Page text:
Villanova wins but must wonder about its offense

Villanova ekes out OT win over Seton Hall (1:43)

No. 4 Villanova gets a boost from Mikal Bridges who scores 24 points and tacks on 10 rebounds in the Wildcats' 69-68 overtime victory against the Pirates. (1:43)

Winning ugly is a good thing, right? Well, it certainly beats losing ugly, and by that standard Jay Wright should be a happy man.

His fourth-ranked Villanova team escaped the Prudential Center in Newark, New Jersey, on Wednesday night with a 69-68 win in overtime over Seton Hall. If you're thinking that everything about the previous sentence except the win sounds familiar, you're correct.

It was the Wildcats' second consecutive overtime game on the road. In their previous outing, Nova was defeated 89-83 at Creighton.

If you play close games, you'll lose some and win some. But what has to trouble Wright is the other link between the past two games his team has played.

As unbelievable as it might sound, Villanova has now played two consecutive games of below-average offense. And "below-average" here means worse than what would be normal coming from a middle-of-the-pack Big East team, much less what we've come to expect from the mighty Wildcats.

In this stretch of two games on the road, the Wildcats were held to 0.97 points per possession, a far cry from the 1.25 points they had been averaging on each trip in Big East play. It's as if Villanova's offense has hit a wall.

Give full credit to the Bluejays and the Pirates. They forced the Wildcats out of their routines on offense, and limited the number of scoring opportunities that Wright's players usually generate for themselves on both sides of the arc.

Still, part of this current slump is the responsibility of the team that is slumping, as well. Phil Booth has shot just 2-of-13 from beyond the arc in those two games, Donte DiVincenzo's 2-of-11 from out there over the same span and, as a team, Villanova hit only 27 percent of its 3s against Creighton and Seton Hall. That's not the Nova we're used to seeing.

Speaking of a team we're not used to watching, the Wildcats launched no fewer than 75 3-point attempts in 90 minutes of basketball in Omaha and Newark. Wright has been running a perimeter-oriented -- and highly efficient -- offense for a while, of course, but, even by Villanova standards, devoting 54 percent of shot attempts to those from beyond the arc is noteworthy.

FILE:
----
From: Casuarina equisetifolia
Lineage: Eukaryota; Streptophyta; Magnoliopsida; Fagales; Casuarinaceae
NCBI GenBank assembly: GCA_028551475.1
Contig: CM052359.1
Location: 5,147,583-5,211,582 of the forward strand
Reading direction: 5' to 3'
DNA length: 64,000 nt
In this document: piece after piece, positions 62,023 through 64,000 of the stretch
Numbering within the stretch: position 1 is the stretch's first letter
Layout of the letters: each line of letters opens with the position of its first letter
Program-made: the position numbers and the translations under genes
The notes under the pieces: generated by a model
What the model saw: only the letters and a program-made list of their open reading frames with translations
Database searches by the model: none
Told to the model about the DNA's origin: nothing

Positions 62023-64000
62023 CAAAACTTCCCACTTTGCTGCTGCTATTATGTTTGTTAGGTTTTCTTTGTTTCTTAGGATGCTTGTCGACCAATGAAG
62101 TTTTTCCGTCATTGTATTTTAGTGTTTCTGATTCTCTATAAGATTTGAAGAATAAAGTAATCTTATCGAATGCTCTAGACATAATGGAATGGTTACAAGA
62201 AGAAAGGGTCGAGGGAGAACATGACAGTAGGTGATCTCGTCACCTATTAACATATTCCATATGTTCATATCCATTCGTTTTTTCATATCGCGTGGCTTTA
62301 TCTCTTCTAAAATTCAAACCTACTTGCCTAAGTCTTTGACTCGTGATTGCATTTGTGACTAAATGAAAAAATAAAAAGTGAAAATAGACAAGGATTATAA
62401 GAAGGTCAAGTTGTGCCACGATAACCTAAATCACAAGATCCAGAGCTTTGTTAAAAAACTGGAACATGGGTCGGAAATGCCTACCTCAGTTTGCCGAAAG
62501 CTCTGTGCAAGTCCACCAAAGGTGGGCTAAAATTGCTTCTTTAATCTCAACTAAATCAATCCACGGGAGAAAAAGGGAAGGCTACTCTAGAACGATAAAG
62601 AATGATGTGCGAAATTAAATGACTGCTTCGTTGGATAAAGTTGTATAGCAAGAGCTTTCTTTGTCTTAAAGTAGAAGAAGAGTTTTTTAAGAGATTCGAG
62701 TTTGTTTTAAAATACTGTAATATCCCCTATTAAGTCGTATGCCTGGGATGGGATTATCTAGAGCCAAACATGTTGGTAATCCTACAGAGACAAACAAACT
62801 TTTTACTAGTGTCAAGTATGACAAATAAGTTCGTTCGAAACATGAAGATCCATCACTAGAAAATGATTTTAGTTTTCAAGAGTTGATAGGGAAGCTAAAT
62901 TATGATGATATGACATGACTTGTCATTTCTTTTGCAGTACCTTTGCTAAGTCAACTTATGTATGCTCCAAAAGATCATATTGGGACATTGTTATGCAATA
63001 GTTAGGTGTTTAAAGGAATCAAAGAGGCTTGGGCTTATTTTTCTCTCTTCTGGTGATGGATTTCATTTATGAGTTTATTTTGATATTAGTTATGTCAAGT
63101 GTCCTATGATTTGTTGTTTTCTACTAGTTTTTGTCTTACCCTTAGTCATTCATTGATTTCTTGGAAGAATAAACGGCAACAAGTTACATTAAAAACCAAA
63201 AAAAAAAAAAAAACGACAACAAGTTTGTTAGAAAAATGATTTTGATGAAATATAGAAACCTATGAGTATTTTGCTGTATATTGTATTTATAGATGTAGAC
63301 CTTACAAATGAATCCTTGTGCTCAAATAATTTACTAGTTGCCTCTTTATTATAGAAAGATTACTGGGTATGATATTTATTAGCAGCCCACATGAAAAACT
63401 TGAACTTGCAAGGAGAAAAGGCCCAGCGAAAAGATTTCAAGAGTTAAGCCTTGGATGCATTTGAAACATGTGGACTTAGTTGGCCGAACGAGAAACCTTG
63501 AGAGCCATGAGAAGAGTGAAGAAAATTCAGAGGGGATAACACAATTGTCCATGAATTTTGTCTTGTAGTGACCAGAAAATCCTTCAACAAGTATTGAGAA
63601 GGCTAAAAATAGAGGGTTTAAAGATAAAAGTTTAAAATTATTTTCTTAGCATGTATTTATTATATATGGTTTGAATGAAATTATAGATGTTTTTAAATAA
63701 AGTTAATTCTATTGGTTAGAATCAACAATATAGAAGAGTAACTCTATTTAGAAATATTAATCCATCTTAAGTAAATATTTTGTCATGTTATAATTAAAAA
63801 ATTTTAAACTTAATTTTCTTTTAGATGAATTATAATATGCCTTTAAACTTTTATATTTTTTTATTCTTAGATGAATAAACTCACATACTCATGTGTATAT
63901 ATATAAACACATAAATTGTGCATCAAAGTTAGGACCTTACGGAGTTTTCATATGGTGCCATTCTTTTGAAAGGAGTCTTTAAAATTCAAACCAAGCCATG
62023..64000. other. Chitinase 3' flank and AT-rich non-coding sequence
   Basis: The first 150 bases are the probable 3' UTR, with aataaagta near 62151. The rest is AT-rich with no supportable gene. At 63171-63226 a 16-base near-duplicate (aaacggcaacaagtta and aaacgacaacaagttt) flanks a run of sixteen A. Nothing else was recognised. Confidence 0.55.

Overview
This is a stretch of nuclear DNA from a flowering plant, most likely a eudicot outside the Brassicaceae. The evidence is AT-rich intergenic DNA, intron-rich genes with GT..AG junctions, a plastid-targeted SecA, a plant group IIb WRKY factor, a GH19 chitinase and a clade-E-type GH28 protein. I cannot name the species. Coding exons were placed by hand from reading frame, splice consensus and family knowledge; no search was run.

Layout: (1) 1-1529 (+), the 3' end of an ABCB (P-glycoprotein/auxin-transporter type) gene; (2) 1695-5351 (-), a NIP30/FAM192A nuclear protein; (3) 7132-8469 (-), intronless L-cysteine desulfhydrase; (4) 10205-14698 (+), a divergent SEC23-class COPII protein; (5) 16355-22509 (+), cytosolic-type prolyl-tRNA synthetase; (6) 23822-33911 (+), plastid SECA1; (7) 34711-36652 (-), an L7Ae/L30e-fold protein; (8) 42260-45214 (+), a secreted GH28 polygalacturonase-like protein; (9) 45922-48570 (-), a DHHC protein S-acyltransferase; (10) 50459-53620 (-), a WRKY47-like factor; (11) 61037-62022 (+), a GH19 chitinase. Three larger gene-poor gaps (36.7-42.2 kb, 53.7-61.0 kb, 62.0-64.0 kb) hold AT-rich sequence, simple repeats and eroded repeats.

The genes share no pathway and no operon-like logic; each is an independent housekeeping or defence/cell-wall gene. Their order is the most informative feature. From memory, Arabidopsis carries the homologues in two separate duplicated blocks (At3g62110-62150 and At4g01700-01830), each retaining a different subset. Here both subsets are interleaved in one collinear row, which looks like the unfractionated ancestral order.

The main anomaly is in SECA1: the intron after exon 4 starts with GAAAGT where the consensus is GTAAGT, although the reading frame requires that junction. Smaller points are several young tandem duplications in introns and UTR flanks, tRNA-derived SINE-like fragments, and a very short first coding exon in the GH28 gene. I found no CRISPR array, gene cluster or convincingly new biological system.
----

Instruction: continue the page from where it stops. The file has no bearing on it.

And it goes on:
Naturally, if a healthy percentage of those 3-point attempts had actually fallen, this would be a different story. In that case, Nova would have won handily in both games, and we would be saying how this team is peaking at just the right time.

However, the 3s did not fall, and, the way this offense is operating right now, that matters. Accuracy on the first attempt of a possession is pretty much the alpha and the omega of the Nova attack as we begin March. This team isn't making many trips to the foul line, and Villanova pulled down a mere 21 percent of its missed shots against the Bluejays and the Pirates.

So it's a classic "live by the 3, die by the 3" situation, right? Well, no. The Wildcats did win at Seton Hall, and Wright's guys came close to doing the very same thing at Creighton. What we're seeing is a team that, when its 3s don't fall, can become embroiled in one-possession games on the road against NCAA tournament-quality opponents.

That's not ideal by Villanova standards, certainly, but it's still the kind of worry reserved for an elite program that remains (lest there be any doubt) on a trajectory to earn a No. 1 seed in the NCAA tournament.

What's the matter with the Wildcats? Their 3s aren't going in the basket. How will Wright fix that? Tell his guys to keep taking the open looks.

In the meantime, the wins that Nova records are likely to be rather unsightly. You've been warned, but Wright will take those victories, just the same.